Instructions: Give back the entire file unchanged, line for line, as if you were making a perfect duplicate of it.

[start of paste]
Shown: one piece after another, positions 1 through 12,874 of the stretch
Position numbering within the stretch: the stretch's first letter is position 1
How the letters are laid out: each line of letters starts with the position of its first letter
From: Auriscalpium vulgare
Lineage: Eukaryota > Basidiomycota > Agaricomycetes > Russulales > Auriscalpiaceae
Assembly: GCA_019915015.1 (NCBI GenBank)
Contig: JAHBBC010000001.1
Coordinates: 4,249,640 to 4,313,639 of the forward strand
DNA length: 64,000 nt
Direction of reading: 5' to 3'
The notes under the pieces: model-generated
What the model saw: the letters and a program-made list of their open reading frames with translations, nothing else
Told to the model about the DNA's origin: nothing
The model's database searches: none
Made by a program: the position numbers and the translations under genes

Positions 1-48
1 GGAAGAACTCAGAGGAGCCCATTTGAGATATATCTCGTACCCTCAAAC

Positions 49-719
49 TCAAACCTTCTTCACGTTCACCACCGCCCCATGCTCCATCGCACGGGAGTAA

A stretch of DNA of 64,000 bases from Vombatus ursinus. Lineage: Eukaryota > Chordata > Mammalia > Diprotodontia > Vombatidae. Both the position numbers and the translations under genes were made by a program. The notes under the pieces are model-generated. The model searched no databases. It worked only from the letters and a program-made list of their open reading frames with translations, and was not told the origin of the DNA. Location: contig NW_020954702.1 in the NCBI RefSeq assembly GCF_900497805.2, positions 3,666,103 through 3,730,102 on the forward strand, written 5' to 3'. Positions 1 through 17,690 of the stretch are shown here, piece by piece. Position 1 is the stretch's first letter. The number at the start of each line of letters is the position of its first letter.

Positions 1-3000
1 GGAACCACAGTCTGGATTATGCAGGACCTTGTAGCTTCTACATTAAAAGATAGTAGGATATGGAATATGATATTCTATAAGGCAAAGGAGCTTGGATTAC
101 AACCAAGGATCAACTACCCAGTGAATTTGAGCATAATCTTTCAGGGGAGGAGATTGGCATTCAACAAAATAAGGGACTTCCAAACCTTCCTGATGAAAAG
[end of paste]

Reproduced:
Shown: one piece after another, positions 1 through 12,874 of the stretch
Position numbering within the stretch: the stretch's first letter is position 1
How the letters are laid out: each line of letters starts with the position of its first letter
From: Auriscalpium vulgare
Lineage: Eukaryota > Basidiomycota > Agaricomycetes > Russulales > Auriscalpiaceae
Assembly: GCA_019915015.1 (NCBI GenBank)
Contig: JAHBBC010000001.1
Coordinates: 4,249,640 to 4,313,639 of the forward strand
DNA length: 64,000 nt
Direction of reading: 5' to 3'
The notes under the pieces: model-generated
What the model saw: the letters and a program-made list of their open reading frames with translations, nothing else
Told to the model about the DNA's origin: nothing
The model's database searches: none
Made by a program: the position numbers and the translations under genes

Positions 1-48
1 GGAAGAACTCAGAGGAGCCCATTTGAGATATATCTCGTACCCTCAAAC

Positions 49-719
49 TCAAACCTTCTTCACGTTCACCACCGCCCCATGCTCCATCGCACGGGAGTAA

A stretch of DNA of 64,000 bases from Vombatus ursinus. Lineage: Eukaryota > Chordata > Mammalia > Diprotodontia > Vombatidae. Both the position numbers and the translations under genes were made by a program. The notes under the pieces are model-generated. The model searched no databases. It worked only from the letters and a program-made list of their open reading frames with translations, and was not told the origin of the DNA. Location: contig NW_020954702.1 in the NCBI RefSeq assembly GCF_900497805.2, positions 3,666,103 through 3,730,102 on the forward strand, written 5' to 3'. Positions 1 through 17,690 of the stretch are shown here, piece by piece. Position 1 is the stretch's first letter. The number at the start of each line of letters is the position of its first letter.

Positions 1-3000
1 GGAACCACAGTCTGGATTATGCAGGACCTTGTAGCTTCTACATTAAAAGATAGTAGGATATGGAATATGATATTCTATAAGGCAAAGGAGCTTGGATTAC
101 AACCAAGGATCAACTACCCAGTGAATTTGAGCATAATCTTTCAGGGGAGGAGATTGGCATTCAACAAAATAAGGGACTTCCAAACCTTCCTGATGAAAAG